When you’re afraid to write
September 8, 2019
Just grab the first word, any word that comes by, throw it on the screen and see where it takes you.
AND THERE IT SITS, staring you in the face during the darkness of an early morning.
A blank screen.
But full of promise.
The promise is up to you.
It’s really not much of a battlefield, this blank screen.
But it can put up quite a fight.
A blank screen can be daunting.
It can strike fear into the hardest of hearts.
It will talk back to you.
It demands you to do something.
It commands you to write.
So what do you do first?
What do you write first?
Too many writers take the easy way out.
I’ll think about it awhile, they say.
I need to better define my characters, they say.
I need to create a new plot twist, they say.
I need to create a plot.
What is the most difficult part of writing?
It’s putting that first word on the page.
From that point on, you are committed.
Grab the first word that comes by.
There is no right word or wrong word, no right sentence or wrong sentence, no right or wrong opening.
So don’t worry about it.
Just throw down the first word, any word, and see where it takes you.
When I wrote the first of the three noir thrillers in Lonely Night to Die, I typed in: “Roland Sand awoke.”
I didn’t have a plot.
I didn’t have a story.
But I had a character, and he was awake.
So let’s see what happens next.
I knew if it didn’t work, I could always come back and change it.
As James Michener once said, “I have never thought of myself as a good writer. Anyone who wants reassurance of that should read one of my first drafts. But I’m one of the world’s great re-writers. I find that three or four readings are required to comb out the clichés, line up pronouns with their antecedents, and insure agreement in number between subject and verbs. My connectives, my clauses, my subsidiary phrases don’t come naturally to me, and I’m very prone to repetition of words. I can never recall anything of mine that’s ever been printed in less than three drafts. You write that first draft really to see how it’ going to come out.”
A story always takes a lot of turns.
You come to a lot of crossroads.
You’re on one road and then the other.
And sometimes you’re on the road that doesn’t come out.
It doesn’t matter.
E. L. Doctorow believed that “writing a novel is like driving a car at night. You can only see as far as your headlights but you can make the whole trip that way.”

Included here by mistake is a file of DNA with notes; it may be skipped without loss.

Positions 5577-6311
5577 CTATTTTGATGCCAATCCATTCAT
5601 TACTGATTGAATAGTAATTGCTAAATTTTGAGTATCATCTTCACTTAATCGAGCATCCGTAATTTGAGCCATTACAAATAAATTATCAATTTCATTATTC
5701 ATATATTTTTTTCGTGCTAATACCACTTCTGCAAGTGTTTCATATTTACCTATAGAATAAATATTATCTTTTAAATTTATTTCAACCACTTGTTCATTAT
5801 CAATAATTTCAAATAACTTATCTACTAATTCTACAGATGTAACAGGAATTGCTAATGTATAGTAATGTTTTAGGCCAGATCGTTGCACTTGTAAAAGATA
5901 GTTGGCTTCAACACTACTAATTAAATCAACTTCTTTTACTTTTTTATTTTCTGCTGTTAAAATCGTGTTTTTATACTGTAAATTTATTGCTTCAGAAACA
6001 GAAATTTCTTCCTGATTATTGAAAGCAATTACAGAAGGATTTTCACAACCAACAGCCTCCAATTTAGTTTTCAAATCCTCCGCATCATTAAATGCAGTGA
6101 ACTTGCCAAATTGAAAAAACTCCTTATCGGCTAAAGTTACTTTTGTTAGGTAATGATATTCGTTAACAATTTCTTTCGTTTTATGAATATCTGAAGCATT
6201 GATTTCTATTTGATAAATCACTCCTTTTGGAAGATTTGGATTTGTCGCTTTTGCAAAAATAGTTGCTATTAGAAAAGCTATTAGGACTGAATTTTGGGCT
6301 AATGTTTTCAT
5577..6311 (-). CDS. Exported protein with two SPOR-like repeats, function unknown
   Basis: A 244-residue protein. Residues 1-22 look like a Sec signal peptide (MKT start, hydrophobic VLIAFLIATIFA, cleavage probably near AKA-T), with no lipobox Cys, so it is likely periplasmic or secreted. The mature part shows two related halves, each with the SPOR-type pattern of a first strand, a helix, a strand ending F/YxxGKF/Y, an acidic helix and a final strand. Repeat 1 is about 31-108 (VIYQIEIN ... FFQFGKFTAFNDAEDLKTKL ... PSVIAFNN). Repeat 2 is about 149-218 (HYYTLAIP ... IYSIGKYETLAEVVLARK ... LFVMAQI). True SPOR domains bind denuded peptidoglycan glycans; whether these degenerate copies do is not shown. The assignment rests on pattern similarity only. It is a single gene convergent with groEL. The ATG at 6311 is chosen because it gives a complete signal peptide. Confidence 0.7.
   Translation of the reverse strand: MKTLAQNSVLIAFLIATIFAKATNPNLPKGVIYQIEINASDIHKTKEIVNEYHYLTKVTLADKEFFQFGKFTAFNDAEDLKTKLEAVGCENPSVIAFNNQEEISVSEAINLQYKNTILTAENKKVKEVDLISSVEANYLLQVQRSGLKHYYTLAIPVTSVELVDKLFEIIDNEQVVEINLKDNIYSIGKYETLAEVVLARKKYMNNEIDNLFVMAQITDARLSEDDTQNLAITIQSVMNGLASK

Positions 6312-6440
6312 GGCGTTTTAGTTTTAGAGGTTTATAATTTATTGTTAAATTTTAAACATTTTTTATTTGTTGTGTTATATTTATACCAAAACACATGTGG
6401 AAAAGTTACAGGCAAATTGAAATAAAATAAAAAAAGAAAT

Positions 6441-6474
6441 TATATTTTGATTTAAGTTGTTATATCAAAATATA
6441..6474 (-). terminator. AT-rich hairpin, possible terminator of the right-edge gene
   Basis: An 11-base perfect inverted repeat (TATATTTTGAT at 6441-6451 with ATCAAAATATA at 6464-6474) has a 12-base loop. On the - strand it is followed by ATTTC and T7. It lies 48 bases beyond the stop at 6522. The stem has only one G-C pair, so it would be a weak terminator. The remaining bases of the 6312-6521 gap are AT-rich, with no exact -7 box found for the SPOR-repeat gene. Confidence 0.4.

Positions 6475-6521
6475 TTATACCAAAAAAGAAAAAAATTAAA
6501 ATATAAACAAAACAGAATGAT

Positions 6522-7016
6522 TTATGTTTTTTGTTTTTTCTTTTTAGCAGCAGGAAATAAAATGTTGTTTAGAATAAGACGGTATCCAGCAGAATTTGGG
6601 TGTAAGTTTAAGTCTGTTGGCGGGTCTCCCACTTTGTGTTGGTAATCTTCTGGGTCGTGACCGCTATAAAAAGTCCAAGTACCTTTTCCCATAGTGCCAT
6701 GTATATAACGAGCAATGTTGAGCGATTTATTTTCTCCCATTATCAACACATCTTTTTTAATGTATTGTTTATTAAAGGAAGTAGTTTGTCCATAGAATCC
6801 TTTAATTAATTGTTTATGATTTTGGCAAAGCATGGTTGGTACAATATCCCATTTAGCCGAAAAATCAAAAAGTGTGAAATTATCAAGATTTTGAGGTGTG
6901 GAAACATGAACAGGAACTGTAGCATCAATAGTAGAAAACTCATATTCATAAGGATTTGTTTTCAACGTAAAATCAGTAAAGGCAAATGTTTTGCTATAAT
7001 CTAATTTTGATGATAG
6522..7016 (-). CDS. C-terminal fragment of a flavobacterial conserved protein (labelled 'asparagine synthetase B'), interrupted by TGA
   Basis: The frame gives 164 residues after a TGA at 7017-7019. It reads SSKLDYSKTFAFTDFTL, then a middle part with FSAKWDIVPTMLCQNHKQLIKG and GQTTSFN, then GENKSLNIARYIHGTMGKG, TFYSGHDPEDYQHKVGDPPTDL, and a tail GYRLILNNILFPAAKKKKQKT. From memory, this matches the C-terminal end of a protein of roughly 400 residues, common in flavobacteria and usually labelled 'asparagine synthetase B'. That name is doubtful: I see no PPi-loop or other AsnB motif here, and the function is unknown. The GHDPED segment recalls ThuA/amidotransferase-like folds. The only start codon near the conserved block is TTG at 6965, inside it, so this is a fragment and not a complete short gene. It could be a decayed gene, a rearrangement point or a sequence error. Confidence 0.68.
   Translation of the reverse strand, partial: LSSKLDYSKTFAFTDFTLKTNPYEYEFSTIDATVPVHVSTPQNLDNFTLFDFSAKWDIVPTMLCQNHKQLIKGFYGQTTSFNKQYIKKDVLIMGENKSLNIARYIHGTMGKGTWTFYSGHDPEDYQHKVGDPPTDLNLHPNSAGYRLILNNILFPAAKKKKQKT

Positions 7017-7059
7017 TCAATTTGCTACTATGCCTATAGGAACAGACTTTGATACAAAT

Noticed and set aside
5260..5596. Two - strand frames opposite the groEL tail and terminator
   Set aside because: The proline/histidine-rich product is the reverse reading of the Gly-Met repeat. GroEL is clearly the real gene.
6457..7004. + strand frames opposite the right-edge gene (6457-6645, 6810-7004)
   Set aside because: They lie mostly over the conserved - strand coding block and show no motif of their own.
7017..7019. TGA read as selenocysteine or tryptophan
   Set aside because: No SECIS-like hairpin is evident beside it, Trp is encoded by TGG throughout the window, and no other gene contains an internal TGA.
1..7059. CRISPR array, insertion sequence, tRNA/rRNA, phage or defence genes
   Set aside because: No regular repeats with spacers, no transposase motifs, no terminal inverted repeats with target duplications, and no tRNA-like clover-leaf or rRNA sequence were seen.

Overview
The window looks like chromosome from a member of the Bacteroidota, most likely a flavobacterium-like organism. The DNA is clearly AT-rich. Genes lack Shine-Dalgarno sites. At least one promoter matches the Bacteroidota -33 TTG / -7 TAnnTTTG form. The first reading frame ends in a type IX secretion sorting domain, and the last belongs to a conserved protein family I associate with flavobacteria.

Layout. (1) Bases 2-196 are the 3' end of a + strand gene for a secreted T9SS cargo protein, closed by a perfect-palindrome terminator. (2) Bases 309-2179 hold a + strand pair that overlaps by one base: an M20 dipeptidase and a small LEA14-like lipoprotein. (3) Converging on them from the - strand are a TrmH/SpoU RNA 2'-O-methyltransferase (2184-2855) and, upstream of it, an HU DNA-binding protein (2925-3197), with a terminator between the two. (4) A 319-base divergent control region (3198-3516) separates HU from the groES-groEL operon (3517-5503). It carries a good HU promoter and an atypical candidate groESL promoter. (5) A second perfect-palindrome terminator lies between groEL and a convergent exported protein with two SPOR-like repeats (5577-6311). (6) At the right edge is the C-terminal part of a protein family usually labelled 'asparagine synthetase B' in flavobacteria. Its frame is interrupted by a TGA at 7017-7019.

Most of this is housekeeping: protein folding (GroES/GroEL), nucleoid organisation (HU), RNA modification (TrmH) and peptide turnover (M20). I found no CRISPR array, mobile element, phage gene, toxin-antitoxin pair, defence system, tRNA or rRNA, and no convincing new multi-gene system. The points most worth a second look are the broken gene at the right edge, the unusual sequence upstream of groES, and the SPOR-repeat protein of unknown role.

You don’t have to see the end when you start.
Just follow the words.
The end will find you.
I’ve always liked Barbara Kingsolver’s advice. She said, “Close the door. Write when no one is looking over your shoulder. Don’t try to figure out what other people want to hear from you. Figure out what you have to say. It’s the one and only thing you have to offer.”
If you have never been afraid of writing, you have never sat down to write.
But Rachel Ballon pointed out, “Don’t feel guilty about being afraid of the blank page. Don’t think you aren’t a writer if you don’t rush to the computer first thing when you get up in the morning in order to face the empty page. Writing is hard work. Filling up an empty page with your thoughts, your pains, your joys, and your creative ideas take immense courage.”
William Campbell Gault put it this way: “If you haven’t got an idea, start the story anyway. You can always throw it away, and maybe by the time you get to the fourth page you will have an idea, and you’ll have to throw away the first three pages.”
So if you’re afraid to begin your story, jump into the deepest water and swim toward the farthest shore. You’ll be amazed at all of the wonderful and unexpected little surprises you find along the way.
If you’re afraid your idea is not good enough, give it a chance anyway.
Weak ideas may be stronger than you think.
If you’re afraid that you don’t have a good plot, just turn it over to your characters and let them work it out.
They will anyway.
And above all, forget the fear.
Lawrence Block had a great understanding of what writers go through.
He said, “Someone once told me that fear and courage are like lightning and thunder. They both start out at the same time, but fear travels faster and arrives sooner. If we just wait a moment, the requisite courage will be along shortly.”
Give it time.
Fear is only an illusion.
Please click HERE to find Lonely Night to Die on Amazon.